In conclusion, we are confident in our technology, people and our ability to improve outcomes. Today, there is no other product like Impella and no other FDA approvals for this patient population. As a company, we remain financially prudent and profitable with $527 million in cash, no debt and an IP platform that now encompasses over 700 patents with nearly 600 pending. We believe that Impella adoption is a function of training, data and time, and we remain dedicated to our mission and improving the standard of care.

I want to thank our investors for their support over the years. I also want to recognize our customers and employees for creating the field of heart recovery. I will now turn the call over to our CFO.

Todd A. Trapp -- Vice President and CFO

Thanks, Mike, and good morning, everyone. In the first quarter, we delivered revenue of $208 million, an increase of 15% on a reported basis, versus a tough comparison of 36% growth in Q1 of last year. By region, US revenue grew 11% to $175 million, driven by a 13% increase in patient utilization. Outside the US, revenue was $32 million, up 50% on a constant currency, driven by strength in both Europe and Japan.

In the US, at the end of our fiscal Q1, the Impella 2.5 has been placed at 1,237 sites and Impella CP is at 1,387 sites. The Impella 5.0 is now in 605 sites and the RP is in 469 sites out of the potential 1,000 plus heart hospitals. We opened up fewer sites in Q1 than historically, as we prioritized patient utilization and physician training at our existing sites.

Reorder performance in the quarter was solid, with the rate slightly above a 100%, consistent with Q4. Average combined inventory at the hospitals for the Impella 2.5 and CP was 4.4 units per site, again consistent with the inventory levels we saw last quarter.

We highlighted on our last call that March was a soft month for Impella utilization, specifically for high-risk PCI. And we mentioned that the April patient growth rate showed improvement over March. US patient growth in April was 17%. However, we were not able to sustain this rate of growth in the summer slowdown in June.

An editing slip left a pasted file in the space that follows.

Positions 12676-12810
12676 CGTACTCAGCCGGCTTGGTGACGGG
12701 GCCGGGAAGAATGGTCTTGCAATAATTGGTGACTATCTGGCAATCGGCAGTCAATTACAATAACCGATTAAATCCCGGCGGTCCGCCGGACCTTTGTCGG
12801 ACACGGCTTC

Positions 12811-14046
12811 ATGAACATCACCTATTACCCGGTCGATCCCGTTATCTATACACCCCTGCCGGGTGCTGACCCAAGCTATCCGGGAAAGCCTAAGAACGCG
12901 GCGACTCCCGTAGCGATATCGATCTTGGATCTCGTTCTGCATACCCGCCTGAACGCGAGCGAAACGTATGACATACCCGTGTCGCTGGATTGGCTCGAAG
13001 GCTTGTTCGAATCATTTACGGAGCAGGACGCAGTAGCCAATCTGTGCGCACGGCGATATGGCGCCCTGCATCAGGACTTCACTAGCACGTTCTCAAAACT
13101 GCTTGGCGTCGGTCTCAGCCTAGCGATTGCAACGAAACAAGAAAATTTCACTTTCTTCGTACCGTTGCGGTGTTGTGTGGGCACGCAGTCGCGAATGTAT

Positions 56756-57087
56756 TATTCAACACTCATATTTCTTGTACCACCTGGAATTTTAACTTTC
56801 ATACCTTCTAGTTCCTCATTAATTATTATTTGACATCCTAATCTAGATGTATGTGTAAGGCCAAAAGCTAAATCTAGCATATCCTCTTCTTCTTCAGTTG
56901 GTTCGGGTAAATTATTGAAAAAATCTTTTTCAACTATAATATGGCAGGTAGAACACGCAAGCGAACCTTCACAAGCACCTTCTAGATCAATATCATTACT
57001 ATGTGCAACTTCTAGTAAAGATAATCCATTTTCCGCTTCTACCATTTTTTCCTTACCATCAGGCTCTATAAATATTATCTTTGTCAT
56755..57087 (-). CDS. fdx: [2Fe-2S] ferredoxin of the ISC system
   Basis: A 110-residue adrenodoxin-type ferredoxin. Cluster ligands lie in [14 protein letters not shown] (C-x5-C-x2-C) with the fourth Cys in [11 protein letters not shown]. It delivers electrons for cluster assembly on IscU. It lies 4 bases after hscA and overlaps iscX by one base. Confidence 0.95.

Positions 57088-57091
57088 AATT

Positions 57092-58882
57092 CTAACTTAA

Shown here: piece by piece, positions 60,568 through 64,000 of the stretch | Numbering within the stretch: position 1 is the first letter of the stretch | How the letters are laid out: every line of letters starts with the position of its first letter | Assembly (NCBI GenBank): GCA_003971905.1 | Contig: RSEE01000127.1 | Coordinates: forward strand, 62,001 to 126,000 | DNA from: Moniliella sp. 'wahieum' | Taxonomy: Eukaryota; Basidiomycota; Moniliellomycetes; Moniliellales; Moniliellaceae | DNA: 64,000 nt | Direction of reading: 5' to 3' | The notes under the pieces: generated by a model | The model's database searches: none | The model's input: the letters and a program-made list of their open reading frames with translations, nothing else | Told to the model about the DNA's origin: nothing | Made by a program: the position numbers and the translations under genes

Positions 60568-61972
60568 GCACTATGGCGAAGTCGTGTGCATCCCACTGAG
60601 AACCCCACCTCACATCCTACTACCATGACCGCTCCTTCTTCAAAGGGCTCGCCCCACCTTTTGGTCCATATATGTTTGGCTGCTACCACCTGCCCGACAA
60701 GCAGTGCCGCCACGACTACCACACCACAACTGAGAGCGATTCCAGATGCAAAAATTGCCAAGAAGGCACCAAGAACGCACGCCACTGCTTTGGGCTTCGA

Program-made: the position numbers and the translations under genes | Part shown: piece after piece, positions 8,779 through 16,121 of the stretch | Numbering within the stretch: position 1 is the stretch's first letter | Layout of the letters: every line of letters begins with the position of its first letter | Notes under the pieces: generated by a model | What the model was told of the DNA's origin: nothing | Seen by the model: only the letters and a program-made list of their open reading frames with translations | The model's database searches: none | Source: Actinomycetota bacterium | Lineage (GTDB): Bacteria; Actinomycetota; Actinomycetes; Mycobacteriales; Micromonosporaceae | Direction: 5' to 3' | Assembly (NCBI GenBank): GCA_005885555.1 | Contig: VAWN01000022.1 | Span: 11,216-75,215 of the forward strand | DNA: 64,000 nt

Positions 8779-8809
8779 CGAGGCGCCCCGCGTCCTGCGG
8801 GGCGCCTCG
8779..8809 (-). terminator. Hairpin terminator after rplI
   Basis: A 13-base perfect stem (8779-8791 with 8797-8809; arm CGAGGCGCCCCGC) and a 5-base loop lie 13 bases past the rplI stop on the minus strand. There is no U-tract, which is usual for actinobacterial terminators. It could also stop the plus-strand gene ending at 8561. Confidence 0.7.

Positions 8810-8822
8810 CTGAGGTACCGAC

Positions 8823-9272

Outside of the US, we are seeing continued growth in Impella adoption. In Q1, our European revenue increased 28% in local currency due to higher patient utilization in Germany and further adoption in other countries like Switzerland, Austria, France and Italy. We saw solid high-risk PCI growth in Germany, up 35%, likely fueled by a publication in the Journal of Interventional Cardiology by Dr. Burzotta from Italy.

Of -- 86 complex high-risk patients who received an Impella supported Protected PCI. The study found that six months after Protected PCI, the number of patients with left ventricular injection fraction greater than or equal to 35% increased by 205% from 22% to 67% of the patients, consistent with our findings in PROTECT II. Additionally, the controlled roll-out in Japan continues to gain traction as we generated $8.5 million of sales in the quarter due to patient utilization in new sites.

In Q1, we opened 22 sites and are now in 82 hospitals with 126 approved by the government. We successfully treated our first Japanese patient with our limited roll-out of the Impella CP, and we expect to begin the product launch in the second half of fiscal year. We also received PMDA approval for Impella Connect and look forward to bringing this new technology to Japan.